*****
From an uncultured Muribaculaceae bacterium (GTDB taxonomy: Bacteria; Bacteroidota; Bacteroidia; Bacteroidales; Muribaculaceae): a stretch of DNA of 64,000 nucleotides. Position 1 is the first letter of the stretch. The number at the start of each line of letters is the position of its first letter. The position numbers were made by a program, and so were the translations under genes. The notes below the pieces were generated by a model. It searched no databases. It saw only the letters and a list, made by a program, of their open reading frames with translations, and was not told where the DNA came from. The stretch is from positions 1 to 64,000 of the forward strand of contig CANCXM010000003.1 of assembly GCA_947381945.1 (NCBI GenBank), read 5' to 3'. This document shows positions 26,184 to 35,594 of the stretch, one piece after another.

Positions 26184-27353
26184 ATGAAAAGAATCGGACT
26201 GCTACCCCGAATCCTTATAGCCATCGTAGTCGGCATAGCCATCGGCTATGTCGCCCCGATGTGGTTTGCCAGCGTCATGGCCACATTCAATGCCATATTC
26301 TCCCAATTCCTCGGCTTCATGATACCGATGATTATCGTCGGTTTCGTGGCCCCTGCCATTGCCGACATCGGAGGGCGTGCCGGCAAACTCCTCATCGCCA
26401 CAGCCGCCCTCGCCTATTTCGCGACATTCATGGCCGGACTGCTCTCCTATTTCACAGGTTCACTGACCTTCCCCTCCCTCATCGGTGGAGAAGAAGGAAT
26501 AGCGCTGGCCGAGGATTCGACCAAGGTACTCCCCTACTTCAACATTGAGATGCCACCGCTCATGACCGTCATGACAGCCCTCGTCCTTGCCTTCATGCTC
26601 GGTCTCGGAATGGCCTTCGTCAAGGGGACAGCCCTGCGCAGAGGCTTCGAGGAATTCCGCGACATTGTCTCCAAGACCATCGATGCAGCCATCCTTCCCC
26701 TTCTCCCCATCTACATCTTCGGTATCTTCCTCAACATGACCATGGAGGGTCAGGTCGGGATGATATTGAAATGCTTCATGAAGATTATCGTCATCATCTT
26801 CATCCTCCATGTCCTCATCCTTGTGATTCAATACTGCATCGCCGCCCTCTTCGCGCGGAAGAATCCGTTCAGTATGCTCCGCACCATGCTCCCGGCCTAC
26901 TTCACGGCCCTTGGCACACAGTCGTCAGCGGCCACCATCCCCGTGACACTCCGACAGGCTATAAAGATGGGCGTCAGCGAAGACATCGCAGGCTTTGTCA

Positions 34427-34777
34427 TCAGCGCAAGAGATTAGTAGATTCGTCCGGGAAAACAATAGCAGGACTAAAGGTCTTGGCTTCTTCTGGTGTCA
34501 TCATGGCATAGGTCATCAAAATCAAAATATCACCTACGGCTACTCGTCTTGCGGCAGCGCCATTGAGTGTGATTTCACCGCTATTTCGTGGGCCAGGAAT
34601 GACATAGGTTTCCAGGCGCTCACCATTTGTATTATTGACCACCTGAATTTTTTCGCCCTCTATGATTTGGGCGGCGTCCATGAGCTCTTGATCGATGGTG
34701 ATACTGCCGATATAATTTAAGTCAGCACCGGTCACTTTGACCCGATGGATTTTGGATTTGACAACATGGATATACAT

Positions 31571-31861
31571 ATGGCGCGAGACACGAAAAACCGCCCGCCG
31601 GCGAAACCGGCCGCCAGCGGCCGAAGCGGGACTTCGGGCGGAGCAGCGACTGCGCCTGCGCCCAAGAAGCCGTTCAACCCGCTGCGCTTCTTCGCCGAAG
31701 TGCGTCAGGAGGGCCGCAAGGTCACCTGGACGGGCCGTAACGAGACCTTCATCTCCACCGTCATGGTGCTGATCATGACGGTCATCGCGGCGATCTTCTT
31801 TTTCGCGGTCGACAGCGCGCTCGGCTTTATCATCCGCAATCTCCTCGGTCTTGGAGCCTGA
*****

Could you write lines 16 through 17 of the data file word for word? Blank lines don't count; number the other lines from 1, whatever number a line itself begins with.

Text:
34701 ATACTGCCGATATAATTTAAGTCAGCACCGGTCACTTTGACCCGATGGATTTTGGATTTGACAACATGGATATACAT

Positions 31571-31861